Back to winning ways but never truly the same after his time spent behind bars in Indiana, the pugilist visited in prison by Tupac was restored by the WBA, WBC, and IBF boards as the number one-ranked heavyweight. Steamrolling a previously undefeated Buster Mathis Jr in the third round of the second Tyson comeback, it wasn’t long before the New-Yorker wanted a bigger and more prominent name: ‘True Brit Bruno.’
The second Bruno bout was held at Maddison Square Garden on 16th March 1996. Following Tyson’s triumph via a fifth-round knockout in 1989, British boxing fans would have been left even more disappointed as an arguably worse-for-wear Kid Dynamite dropped the Londoner seven years later. Dodging a Bruno jab, the American punished the Englishman, Lane, the man in the middle, concluding the fight after a brutal Tyson stoppage in round three.
Perhaps the last notable victory for Iron Mike, a famous loss followed just eight months after. Billed as ‘Finally’, it was the fight that the world had waited for. On 9th November 1996, two warriors went to war in Las Vegas. Tyson the WBA Heavyweight Champion, Holyfield the challenger.
First acquainted years earlier while preparing for the 1984 Olympics, the reunion was far from friendly. A battle shelved as Tyson paid for his crimes, Holyfield’s hunger had increased. Whilst not ‘The Bite Fight’, it wasn’t far off for entertainment value.
An 11-round thriller, Holyfield matched Ali and won the Heavyweight Championship for the third time. Utilizing his strength, ‘The Real Deal’ won by technical knockout as he forced a second-best Tyson onto the ropes and offloaded his ammunition. The new top dog, Holyfield was accused of headbutting his opponent. The late, legendary referee Mitch Halpern felt as though proceedings were fair and that the match-up needed to be halted. Halpern later said of Tyson: “The man was out.”
Face tattoo aside, Iron Mike is best remembered for taking a chunk out of Holyfield’s ear on 28th June 1997. Officiating the re-match, Lane deducted two points for the first bite and disqualified Tyson for the second. An iconic evening, the challenger had lost the first three rounds and decided to take the law into his own hands. Avulsing a one-inch piece of cartilage from the top of the right ear, Tyson later explained to Oprah Winfrey why he snapped:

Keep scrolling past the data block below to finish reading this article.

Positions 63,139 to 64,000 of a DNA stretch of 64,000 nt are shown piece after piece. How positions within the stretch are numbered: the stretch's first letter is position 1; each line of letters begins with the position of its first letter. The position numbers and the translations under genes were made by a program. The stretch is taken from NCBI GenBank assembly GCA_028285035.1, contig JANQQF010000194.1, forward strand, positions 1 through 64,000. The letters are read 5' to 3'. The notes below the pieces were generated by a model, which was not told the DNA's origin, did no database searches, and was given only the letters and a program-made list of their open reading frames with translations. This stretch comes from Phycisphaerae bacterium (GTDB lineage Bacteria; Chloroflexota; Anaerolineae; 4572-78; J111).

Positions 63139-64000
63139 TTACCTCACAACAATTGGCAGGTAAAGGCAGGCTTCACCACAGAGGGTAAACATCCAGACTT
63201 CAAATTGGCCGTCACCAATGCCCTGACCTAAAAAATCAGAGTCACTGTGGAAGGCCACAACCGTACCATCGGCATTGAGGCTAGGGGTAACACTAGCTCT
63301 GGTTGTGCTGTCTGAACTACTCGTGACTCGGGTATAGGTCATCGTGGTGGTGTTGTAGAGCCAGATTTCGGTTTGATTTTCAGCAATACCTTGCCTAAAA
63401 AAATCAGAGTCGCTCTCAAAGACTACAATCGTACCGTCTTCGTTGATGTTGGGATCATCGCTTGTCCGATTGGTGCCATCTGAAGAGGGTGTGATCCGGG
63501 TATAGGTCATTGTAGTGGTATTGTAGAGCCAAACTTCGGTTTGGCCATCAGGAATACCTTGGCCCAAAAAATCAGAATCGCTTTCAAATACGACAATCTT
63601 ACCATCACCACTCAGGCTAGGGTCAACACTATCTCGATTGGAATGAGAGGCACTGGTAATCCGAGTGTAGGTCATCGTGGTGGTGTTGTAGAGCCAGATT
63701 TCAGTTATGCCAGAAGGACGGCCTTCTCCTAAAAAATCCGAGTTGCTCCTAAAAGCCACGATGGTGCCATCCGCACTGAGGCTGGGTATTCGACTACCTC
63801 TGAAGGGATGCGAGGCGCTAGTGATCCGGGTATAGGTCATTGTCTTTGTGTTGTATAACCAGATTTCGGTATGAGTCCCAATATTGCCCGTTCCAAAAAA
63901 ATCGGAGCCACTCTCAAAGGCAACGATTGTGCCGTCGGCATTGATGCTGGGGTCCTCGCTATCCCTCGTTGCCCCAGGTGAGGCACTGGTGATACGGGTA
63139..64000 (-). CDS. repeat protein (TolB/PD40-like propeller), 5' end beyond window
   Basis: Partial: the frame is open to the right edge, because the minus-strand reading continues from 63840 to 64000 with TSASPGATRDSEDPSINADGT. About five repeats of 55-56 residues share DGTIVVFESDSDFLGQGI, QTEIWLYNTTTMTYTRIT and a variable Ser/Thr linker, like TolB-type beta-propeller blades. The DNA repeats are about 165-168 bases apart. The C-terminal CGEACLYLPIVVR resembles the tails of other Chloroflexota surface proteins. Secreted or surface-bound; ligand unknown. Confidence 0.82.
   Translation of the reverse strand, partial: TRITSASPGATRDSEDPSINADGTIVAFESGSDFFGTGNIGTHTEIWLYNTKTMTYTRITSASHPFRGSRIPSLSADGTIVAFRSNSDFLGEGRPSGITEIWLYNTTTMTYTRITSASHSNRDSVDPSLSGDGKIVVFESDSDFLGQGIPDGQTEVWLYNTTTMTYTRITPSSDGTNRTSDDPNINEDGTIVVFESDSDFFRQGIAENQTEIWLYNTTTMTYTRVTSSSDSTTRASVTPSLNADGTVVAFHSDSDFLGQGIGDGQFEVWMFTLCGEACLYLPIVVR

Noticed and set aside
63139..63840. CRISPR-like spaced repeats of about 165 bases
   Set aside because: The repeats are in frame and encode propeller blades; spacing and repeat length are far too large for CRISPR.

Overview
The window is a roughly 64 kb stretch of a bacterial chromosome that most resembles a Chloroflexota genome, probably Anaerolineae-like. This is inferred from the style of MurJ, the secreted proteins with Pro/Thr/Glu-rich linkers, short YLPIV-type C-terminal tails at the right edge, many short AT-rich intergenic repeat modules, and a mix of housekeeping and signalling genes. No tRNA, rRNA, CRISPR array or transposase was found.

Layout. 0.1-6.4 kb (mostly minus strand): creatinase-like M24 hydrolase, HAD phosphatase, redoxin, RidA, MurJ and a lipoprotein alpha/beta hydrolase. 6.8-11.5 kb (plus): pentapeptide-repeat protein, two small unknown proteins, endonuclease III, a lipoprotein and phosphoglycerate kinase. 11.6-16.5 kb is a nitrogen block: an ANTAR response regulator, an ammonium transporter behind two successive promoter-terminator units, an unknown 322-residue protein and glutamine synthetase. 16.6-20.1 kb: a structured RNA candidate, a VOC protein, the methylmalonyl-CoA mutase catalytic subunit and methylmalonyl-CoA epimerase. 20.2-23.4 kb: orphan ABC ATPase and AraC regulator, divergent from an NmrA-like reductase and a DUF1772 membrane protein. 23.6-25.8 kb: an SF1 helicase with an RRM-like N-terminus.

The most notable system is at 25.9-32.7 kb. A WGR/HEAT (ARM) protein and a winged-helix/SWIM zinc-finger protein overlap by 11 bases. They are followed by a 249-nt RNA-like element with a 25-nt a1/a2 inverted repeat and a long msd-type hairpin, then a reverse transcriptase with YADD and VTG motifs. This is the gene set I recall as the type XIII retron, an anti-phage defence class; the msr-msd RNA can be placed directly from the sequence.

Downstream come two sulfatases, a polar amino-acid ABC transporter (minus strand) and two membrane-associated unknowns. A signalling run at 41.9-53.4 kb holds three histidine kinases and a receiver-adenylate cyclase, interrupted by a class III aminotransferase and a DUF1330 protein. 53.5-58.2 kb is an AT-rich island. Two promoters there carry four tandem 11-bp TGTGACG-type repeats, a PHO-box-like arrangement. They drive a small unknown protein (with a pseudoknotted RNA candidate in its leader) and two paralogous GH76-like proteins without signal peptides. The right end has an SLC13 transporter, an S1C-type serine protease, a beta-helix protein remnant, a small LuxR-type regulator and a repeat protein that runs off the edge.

“I was angry that Holyfield kept butting my head. He did it in the first fight and he did it again. I was enraged and it’s not an excuse for what happened, but I wanted to inflict so much pain. I was pissed off that he was such a great fighter too,” he said.
The bout and the respect of the boxing world were subsequently hindered for ‘The Tiger King’ when, after a medical stoppage, Tyson scarred the left ear of Holyfield just minutes later. Several boxing experts predict that the bite occurred so that knockout humiliation could be avoided for Tyson. A costly move, the Nevada State Athletic Commission revoked the then 37-year-old’s boxing license and fined him $3 million. A drop in the ocean when considering the $180 million that the fight made.
Bouncing back was a common theme for Iron Mike. He did so again when his license to box was re-instated in October ‘98. Knocking out Frans Botha in his last victory of the century, the new Millennium proved disastrous for the Boxing Hall of Fame inductee. As with Ali, he lost three out of his last four professional bouts. Beaten by Lennox Lewis in Memphis, Danny Williams in Louisville and Kevin McBride in Washington, journalist Niall Hickman exclusively told Boxing Guru that:
“Tyson was never the same again after the Holyfield loss. The aura had gone.”
Rumour has it that the never-ending career of Mike Tyson will continue in 2020. Hanging up his gloves in 2005, a permanent retirement now seems unlikely. An exhibition seems promising at the end of this year. Although no opponent has been announced, Dillian Whyte fears the worst for the New Yorker:
“We’ve already got enough darkness and enough mud thrown on the sport as it is, we don’t need anymore,” he said.
The Body Snatcher added: “You can think you’ve got it and you’re still this and that and you’re going against these young guys. We’ve seen it happen time and time again with older guys coming back and fighting for a long time. It’s just like, what’s the point?”
Tyson Fury has revealed that he was offered $10 million by ESPN to fight Iron Mike. He explained that it’s a ‘lose-lose’ scenario:
“You’re damned if you take the fight and you’re damned if you don’t. I’m sure Mike Tyson is still sharp and so if he hits me with a few shots, people will say that a 55-year-old man beat me up. If I walloped Mike in the first round, then I’m a bully.”
Whatever the future holds for Tyson, his past will always be reflected on as one of excitement, controversy, and drama. Whether double dating with Madonna, starring in The Hangover or featuring in The Simpsons, Iron Mike is one of a kind and a true boxing legend!
Happy Birthday, Champ!